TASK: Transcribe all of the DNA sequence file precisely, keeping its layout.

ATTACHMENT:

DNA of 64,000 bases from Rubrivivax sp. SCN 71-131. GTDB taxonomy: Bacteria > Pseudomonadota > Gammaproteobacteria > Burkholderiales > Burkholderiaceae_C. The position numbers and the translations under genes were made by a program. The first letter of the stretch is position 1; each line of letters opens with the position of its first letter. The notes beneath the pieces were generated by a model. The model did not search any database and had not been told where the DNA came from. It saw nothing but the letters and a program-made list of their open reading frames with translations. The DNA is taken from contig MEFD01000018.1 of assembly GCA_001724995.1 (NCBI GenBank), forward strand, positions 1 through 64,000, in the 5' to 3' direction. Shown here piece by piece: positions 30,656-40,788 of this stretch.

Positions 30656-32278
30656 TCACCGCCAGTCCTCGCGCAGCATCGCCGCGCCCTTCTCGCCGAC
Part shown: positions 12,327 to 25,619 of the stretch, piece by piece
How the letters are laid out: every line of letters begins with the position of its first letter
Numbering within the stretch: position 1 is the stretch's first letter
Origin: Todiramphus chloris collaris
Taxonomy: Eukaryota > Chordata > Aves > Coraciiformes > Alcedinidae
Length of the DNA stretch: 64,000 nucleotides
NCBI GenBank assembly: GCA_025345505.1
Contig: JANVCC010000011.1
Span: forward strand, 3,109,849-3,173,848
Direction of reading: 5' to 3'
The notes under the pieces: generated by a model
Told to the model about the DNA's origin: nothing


DNA of 64,000 bases from Rubrivivax sp. SCN 71-131. GTDB taxonomy: Bacteria > Pseudomonadota > Gammaproteobacteria > Burkholderiales > Burkholderiaceae_C. The position numbers and the translations under genes were made by a program. The first letter of the stretch is position 1; each line of letters opens with the position of its first letter. The notes beneath the pieces were generated by a model. The model did not search any database and had not been told where the DNA came from. It saw nothing but the letters and a program-made list of their open reading frames with translations. The DNA is taken from contig MEFD01000018.1 of assembly GCA_001724995.1 (NCBI GenBank), forward strand, positions 1 through 64,000, in the 5' to 3' direction. Shown here piece by piece: positions 30,656-40,788 of this stretch.

Positions 30656-32278
30656 TCACCGCCAGTCCTCGCGCAGCATCGCCGCGCCCTTCTCGCCGAC
Part shown: positions 12,327 to 25,619 of the stretch, piece by piece
How the letters are laid out: every line of letters begins with the position of its first letter
Numbering within the stretch: position 1 is the stretch's first letter
Origin: Todiramphus chloris collaris
Taxonomy: Eukaryota > Chordata > Aves > Coraciiformes > Alcedinidae
Length of the DNA stretch: 64,000 nucleotides
NCBI GenBank assembly: GCA_025345505.1
Contig: JANVCC010000011.1
Span: forward strand, 3,109,849-3,173,848
Direction of reading: 5' to 3'
The notes under the pieces: generated by a model
Told to the model about the DNA's origin: nothing